A time to shoot your mouth off, not your gun

Why didn't police officers try to talk Sammy Yatim down? Had they done so, the outcome would likely have been very different.

When evaluating other possible approaches to Sammy Yatim’s police shooting death, it’s important to note that there was no one else on the streetcar at the time of the confrontation, and thus no one in immediate danger.

A number of coroners’ inquests into other deaths have recommended that police should use verbal de-escalation techniques, or “soft communication approaches,” when dealing with people armed with knives or other edged weapons who are experiencing emotional crisis.

As far back as 2007, a recommendation of the inquest into the death of O’Brien Christopher-Reid was that Toronto police place greater emphasis on “soft communication approaches when situations warrant.”

The 2014 inquest into the deaths of Reyal Jardine-Douglas, Sylvia Klibingaitis and Michael Eligon recommended that police be trained “to stop shouting… commands and attempt different defusing communication strategies” if the person has failed to respond to standard initial police commands like “Stop – police,” “Police – don’t move” and/or “Drop the weapon.”

The 2014 report by Justice Frank Iacobucci commissioned in the wake of the Yatim shooting proposed that police training place more emphasis on “highlighting communication and de-escalation as the most important and commonly used skills of the police officer, and the need to adjust communication styles when a person does not understand or cannot comply with instructions.”

The communications that took place between police officers and Yatim were almost entirely captured by a TTC recording. 

Officer: “Drop the knife. Drop the knife.”

Yatim: “No.”

Officer: “Drop the fuckin’ knife.”

Yatim: “No.” 

Other officers: “Drop the knife.”

Yatim: “You’re a fuckin’ pussy. You’re all pussies. Everyone’s a pussy.”

Officer: “You take one step in this direction and I’ll shoot you, I’m telling you right now.” Yatim takes a couple of steps backwards. 

Other officers (yelling): “Don’t move,” and “Drop it.” Yatim takes a couple of steps forward and is shot dead.

What might have happened had the officers recognized “the need to adjust their communication styles”?

What if an officer had asked Yatim, “How can I help you?” Or “Is there anyone who can help you?” Or “What is your name?” Or “Why are you calling me a pussy?”

No one can say for sure how Yatim would have responded. But psychiatric evidence presented at inquests and common sense both suggest that there was at least a reasonable chance of success. As long as he remained alone on the streetcar, there was no urgency.

Officer: “How can I help you?”

Yatim: “You’re just a fuckin’ pussy.”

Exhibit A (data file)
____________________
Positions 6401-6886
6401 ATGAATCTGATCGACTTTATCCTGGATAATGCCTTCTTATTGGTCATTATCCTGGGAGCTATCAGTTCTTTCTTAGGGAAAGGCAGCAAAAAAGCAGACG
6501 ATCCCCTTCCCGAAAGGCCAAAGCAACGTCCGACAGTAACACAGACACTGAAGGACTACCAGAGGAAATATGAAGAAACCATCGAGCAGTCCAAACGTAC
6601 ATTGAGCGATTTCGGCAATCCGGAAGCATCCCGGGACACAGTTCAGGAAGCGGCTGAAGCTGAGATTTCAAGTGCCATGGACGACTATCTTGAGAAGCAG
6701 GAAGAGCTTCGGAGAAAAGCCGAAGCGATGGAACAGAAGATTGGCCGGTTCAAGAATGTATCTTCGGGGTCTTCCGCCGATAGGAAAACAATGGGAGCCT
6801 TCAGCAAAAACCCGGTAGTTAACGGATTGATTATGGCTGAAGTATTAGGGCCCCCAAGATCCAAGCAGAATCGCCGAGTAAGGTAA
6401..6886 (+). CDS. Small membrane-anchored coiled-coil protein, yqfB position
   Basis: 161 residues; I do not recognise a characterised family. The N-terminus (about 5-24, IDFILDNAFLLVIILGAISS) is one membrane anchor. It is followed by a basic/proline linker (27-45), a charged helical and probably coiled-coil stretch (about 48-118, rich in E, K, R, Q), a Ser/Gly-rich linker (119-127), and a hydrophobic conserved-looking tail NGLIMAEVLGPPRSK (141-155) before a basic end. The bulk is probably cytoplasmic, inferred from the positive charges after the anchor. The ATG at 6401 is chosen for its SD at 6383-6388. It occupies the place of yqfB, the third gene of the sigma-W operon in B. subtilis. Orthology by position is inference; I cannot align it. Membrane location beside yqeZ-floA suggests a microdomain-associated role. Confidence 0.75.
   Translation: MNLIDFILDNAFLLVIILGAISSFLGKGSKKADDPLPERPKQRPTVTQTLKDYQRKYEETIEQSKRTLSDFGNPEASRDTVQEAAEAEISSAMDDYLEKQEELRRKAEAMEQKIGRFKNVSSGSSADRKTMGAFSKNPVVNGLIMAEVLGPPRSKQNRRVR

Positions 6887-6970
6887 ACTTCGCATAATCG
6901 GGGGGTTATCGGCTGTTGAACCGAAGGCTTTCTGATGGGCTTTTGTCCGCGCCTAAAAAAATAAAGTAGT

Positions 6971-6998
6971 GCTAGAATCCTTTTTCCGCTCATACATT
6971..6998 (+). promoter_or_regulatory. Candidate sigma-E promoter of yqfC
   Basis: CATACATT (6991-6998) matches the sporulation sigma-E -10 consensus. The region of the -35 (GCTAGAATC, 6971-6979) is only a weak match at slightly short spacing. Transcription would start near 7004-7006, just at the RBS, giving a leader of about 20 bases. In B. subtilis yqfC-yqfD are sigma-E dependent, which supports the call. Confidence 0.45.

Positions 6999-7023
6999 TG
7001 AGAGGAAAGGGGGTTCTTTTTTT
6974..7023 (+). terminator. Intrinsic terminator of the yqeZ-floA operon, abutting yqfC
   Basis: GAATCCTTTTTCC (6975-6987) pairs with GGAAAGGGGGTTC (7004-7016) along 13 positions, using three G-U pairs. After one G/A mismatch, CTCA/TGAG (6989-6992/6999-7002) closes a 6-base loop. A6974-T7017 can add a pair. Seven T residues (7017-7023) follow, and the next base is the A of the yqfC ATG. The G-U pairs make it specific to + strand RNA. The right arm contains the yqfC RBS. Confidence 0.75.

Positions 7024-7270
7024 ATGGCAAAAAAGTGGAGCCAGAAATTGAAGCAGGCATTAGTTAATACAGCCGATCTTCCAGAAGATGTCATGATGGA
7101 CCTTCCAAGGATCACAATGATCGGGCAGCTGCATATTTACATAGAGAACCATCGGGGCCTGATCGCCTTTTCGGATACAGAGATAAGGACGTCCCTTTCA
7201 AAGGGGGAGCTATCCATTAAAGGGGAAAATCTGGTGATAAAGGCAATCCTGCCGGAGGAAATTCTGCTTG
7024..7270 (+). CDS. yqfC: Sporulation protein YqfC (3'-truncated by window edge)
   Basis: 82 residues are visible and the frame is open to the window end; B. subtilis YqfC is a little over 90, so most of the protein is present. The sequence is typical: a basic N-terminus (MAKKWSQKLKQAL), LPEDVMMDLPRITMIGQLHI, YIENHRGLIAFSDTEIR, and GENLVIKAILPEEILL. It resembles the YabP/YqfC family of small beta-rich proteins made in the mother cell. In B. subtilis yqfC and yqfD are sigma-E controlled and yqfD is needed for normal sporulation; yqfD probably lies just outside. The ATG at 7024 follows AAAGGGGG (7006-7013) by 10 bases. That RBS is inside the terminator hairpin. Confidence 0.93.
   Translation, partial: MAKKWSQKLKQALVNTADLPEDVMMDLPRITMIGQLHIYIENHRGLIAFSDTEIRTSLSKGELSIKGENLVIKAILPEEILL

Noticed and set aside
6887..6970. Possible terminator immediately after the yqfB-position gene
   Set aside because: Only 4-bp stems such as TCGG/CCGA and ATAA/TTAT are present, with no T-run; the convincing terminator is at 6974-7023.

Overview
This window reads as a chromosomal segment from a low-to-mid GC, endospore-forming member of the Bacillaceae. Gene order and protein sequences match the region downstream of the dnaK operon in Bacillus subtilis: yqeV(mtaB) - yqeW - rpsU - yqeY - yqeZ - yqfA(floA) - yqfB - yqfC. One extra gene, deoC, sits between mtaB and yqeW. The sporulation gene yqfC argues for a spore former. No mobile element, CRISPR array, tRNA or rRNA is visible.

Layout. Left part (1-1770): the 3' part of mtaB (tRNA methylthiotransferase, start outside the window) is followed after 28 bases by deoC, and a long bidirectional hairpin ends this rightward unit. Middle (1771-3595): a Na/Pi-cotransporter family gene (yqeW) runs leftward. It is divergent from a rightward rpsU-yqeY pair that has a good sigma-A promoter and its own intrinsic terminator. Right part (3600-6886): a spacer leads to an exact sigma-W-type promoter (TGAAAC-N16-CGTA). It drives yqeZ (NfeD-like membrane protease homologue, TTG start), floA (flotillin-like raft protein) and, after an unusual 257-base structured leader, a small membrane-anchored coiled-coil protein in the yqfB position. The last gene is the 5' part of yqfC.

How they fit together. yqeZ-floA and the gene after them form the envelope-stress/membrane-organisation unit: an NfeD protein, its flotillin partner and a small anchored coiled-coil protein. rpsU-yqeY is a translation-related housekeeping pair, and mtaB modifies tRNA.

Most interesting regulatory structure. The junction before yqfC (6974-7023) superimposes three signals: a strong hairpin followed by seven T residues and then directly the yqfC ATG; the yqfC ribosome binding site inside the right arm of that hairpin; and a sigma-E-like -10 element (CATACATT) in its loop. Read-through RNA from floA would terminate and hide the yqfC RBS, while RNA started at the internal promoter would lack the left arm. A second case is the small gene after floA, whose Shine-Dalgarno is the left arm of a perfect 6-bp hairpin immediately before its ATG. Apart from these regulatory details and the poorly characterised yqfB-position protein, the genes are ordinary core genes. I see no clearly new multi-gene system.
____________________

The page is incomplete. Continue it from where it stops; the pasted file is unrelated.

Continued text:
Officer: “I’d really like to help you. Why are you so angry with me?”

Yatim: “You’re a fuckin’ pussy, like everyone.”

Officer: “I would like to help you.” 

Yatim: “You’re full of shit.”

Officer: “Is there anyone who could help?” 

Yatim: “There’s no one here but pussies. All pussies.” 

Officer: “Maybe we can get someone else here who could help? Want me to get someone?”

There is a reasonable chance that Yatim, if prompted, would suggest someone – a relative, a friend – who could help. He’d earlier asked the streetcar driver for a phone with which to call his father. The police officers were unaware of that, but the fact that Yatim had wanted to contact his father makes the following seem very plausible: 

Yatim: “My father. I want to talk to my father.”

Officer: “How can I contact your father and ask him to help you out?”

Yatim: “I don’t want you to ask him I wanna talk to him. Give me a fuckin’ phone.”

Officer: “Okay, I’ll let you use my cell. How can I get it to you?”

Yatim: “Just give it to me.” 

Officer: “But I don’t want to get stabbed by your knife.”

Yatim: “I won’t stab you.”

Officer: “Will you put down the knife?”

Yatim: “No, I’m not falling for that.”

Officer: “Okay, why don’t you step to the back of the streetcar and I will put the phone on the front step of the streetcar?”

Then Yatim calls his father, who convinces him to put down the knife and surrender. Or Yatim can’t reach his father, or never mentions his father, and the conversation continues.

Officer: “Sorry you couldn’t reach your dad. I know we’ll be able to reach him eventually. Will you put down the knife?” 

Yatim: “No fuckin’ way.”

Officer: “Please tell me what’s bothering you so I can help.”

Yatim: “You can’t help.”

Officer: “How do you know I can’t help?”

Yatim: “Because you’re a pussy cop.”

Officer: “That’s not fair. You don’t really know me. Give me a chance to try to help.”

Yatim: “No.” 

Officer: “What’s your name?”

Yatim: “Who cares?”

Officer: “I care.”

Yatim: “Why?”

Officer: “You look like a nice young man. Something is bothering you. I want to help.”

It is possible that Yatim would not have responded to any such entreaties. It’s also theoretically possible that Yatim would have attempted to stab an officer, in which case shooting might have been justified. But it is also very possible that he would have surrendered. In any event, there would have been no downside to police employing soft communication.

Unfortunately, the officers made no attempts to find other ways to resolve the situation. Yatim was dead within a minute of their arrival on the scene.

Peter Rosenthal is adjunct professor of law and professor emeritus of mathematics at the University of Toronto. He has represented the families of victims of police shootings at several coroners’ inquests.

Read our cover feature on the ongoing Sammy Yatim case here.

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